SUNY Online is Pleased to Announce the Release of OSCQR 4.0!
Published by: WCET | 12/1/2021
This week’s WCET Frontiers blog is written by guest author Alexandra M. Pickett, Director, SUNY Online Teaching, SUNY Online with The State University of New York. The blog features updates to The SUNY Online Course Quality Review Rubric, OSCQR. OSCQR can assist faculty, instructional designers, departments, and institutions by helping them plan, design, and refresh online courses/programs, and can be leveraged to ensure that online course designs support regular and substantive interaction between online learners and their instructor(s). OSCQR 4.0 has been updated to reflect and support the US federal Department of Education (ED) regulation regarding requirements for Regular and Substantive Interaction (RSI) in all online/distance education courses for financial aid purposes that went into effect on July 1. Thank you Alex!
What Updates Can We Expect to See?
OSCQR, developed by SUNY Online and adopted by the Online Learning Consortium in 2016 (OLC), is an openly-licensed, freely available set of online course quality tools, materials, and resources that are research-based, flexible, customizable, and non-evaluative. The 50 OSCQR online course quality standards integrate best practices in online instructional design, address accessibility, and now incorporate specific suggestions for ensuring Regular and Substantive Interaction in online course design.
An emphasis on regular and substantive interaction is entirely consistent with well-documented, research-based effective practices in online course design and delivery, and in online teaching and learning environments of any kind (asynchronous, synchronous, blended/hybrid).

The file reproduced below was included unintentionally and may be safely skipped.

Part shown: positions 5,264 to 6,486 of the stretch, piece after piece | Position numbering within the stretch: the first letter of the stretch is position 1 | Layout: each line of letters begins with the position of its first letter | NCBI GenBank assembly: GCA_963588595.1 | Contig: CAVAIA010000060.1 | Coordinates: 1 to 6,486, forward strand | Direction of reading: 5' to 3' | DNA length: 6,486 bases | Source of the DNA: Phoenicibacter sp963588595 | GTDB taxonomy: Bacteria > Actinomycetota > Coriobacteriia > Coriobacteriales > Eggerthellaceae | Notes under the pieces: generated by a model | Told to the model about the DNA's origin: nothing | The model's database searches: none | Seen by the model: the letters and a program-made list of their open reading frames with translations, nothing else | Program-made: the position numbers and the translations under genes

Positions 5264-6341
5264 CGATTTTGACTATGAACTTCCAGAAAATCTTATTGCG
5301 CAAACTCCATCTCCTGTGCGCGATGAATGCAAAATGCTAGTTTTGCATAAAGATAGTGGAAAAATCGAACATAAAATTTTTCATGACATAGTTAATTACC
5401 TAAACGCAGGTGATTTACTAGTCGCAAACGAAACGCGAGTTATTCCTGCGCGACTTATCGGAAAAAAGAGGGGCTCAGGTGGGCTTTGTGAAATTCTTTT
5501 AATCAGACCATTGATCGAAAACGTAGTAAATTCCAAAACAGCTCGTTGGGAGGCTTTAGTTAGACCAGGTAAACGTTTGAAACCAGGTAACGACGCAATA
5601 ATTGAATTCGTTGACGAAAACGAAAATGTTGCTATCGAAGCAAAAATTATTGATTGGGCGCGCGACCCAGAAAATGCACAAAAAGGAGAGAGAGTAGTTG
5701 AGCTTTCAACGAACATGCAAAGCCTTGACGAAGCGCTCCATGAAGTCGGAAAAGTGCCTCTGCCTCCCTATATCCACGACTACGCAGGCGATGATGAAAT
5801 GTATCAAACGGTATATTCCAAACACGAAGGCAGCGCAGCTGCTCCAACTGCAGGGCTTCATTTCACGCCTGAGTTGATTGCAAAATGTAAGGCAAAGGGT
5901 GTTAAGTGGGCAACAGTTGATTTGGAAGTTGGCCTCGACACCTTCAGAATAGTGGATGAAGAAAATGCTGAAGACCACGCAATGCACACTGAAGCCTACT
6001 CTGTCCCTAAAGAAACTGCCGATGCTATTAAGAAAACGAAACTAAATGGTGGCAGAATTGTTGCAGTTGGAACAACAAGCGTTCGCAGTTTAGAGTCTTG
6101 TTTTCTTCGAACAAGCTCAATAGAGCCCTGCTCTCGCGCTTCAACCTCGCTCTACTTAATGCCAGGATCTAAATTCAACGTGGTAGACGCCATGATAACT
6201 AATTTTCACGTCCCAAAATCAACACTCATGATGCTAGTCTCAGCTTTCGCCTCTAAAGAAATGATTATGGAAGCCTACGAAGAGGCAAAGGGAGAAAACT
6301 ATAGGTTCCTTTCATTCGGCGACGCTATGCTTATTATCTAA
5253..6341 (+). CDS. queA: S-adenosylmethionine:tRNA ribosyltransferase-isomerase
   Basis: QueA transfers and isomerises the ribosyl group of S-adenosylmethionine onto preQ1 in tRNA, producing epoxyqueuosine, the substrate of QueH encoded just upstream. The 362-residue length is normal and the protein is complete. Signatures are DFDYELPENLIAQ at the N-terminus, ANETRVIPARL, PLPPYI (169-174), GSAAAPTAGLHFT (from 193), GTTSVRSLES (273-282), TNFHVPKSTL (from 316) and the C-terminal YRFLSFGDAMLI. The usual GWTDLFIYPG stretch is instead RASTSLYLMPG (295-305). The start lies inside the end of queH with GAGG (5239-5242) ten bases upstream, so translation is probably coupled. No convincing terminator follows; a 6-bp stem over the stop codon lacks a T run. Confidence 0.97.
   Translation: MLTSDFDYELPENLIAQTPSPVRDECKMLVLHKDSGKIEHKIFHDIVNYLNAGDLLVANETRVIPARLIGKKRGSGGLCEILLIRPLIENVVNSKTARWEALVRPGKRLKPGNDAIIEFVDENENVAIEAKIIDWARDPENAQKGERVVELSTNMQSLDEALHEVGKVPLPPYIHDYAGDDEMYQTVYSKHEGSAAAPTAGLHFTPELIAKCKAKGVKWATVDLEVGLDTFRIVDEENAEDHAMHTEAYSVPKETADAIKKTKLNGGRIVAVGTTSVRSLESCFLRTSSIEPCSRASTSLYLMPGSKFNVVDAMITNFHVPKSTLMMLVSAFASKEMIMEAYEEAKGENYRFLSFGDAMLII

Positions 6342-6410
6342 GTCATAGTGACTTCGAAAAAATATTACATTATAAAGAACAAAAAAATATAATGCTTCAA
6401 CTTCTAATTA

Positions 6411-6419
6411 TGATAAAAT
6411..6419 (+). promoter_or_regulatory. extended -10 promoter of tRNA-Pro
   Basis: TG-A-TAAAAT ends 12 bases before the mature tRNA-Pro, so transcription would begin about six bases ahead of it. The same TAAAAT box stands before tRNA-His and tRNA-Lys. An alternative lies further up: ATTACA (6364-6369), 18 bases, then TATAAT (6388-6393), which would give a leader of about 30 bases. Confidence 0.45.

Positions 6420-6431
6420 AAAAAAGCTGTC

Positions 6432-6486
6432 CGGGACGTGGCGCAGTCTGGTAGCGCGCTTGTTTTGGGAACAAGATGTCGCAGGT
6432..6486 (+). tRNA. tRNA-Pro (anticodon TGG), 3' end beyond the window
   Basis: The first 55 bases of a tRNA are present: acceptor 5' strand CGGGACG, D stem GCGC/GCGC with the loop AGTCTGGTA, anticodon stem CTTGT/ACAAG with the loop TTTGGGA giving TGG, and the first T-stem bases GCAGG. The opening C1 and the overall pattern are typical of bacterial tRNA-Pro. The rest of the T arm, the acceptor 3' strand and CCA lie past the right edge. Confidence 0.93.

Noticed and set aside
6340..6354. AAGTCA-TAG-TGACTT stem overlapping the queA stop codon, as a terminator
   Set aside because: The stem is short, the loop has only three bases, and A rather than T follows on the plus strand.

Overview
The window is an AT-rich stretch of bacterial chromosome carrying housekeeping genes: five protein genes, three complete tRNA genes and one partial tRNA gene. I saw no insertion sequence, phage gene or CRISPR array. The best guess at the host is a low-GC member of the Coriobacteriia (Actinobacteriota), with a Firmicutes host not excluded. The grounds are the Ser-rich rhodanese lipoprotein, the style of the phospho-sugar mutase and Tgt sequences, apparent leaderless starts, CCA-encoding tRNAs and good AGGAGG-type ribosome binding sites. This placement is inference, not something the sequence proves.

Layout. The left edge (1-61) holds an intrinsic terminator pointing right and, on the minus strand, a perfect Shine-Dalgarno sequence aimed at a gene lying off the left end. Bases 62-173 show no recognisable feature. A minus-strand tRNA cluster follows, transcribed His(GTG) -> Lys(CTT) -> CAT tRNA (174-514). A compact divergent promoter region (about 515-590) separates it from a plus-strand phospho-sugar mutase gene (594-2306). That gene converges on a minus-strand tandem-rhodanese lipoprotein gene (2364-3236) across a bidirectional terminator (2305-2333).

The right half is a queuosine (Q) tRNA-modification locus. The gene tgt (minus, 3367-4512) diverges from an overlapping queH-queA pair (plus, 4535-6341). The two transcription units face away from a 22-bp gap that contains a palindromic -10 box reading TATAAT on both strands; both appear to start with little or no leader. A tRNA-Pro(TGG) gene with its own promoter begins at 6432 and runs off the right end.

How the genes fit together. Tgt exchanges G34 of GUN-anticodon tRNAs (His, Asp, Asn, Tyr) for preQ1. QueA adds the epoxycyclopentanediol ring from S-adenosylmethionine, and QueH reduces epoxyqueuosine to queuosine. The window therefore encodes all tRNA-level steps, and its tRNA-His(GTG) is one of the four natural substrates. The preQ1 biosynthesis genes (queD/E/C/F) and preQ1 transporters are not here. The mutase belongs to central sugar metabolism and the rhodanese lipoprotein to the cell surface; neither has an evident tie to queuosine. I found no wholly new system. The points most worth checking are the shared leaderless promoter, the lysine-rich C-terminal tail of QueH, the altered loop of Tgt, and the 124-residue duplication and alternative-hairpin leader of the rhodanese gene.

According to the new regulation, regular and substantive interactions must:
In collaboration with a volunteer campus-based workgroup, OSCQR standards were reviewed and updated, and OSCQR supporting materials, resources, and documentation were refreshed to make sure that Regular and Substantive Interaction is clearly visible, articulated, and highlighted in specific OSCQR standards, and in all related OSCQR support materials.
How Can Institutions Leverage OSCQR?
OSCQR can assist faculty, instructional designers, departments, and institutions by helping them plan, design, and refresh online courses/programs, and can be leveraged to ensure that online course designs support regular and substantive interaction between online learners and their instructor(s).
Best practices in high quality online courses assume regular and substantive interaction (RSI) between the online instructors and learners that is articulated in both the design and delivery of the course. OSCQR provides standards that can be used to guide and improve the instructional design of an online course, including explanations of instructor intentions and expectations for aspects of the delivery of the online course. Since OSCQR is a tool that looks only at the instructional design of an online course and not the delivery, and includes effective practices beyond RSI, RSI must be visible in the design of online course content, instructions, stated expectations, and dedicated spaces/areas/forums within the course, to apply/test against OSCQR standards.
OSCQR standards serve as guidelines and effective practices in new online course development, and the review and refresh of existing online courses. Additionally, the standards serve as a framework for online faculty development activities to support RSI compliance.
OSCQR standards can be used by online faculty and instructional designers in faculty self-assessments, faculty training activities, resource materials, course reviews, and as recommendations and standards to support and document how the online course meets the RSI requirements.
In addition to the use of OSCQR, other activities are essential to fully ensure RSI compliance, such as faculty/ID training and awareness building, online teaching skills, and institutional/departmental policy and monitoring. The new version of OSCQR is one tool that can be used to support RSI in the instructional design of any online course.